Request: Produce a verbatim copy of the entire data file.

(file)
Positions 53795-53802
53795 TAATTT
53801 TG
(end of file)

Positions 53795-53802
53795 TAATTT
53801 TG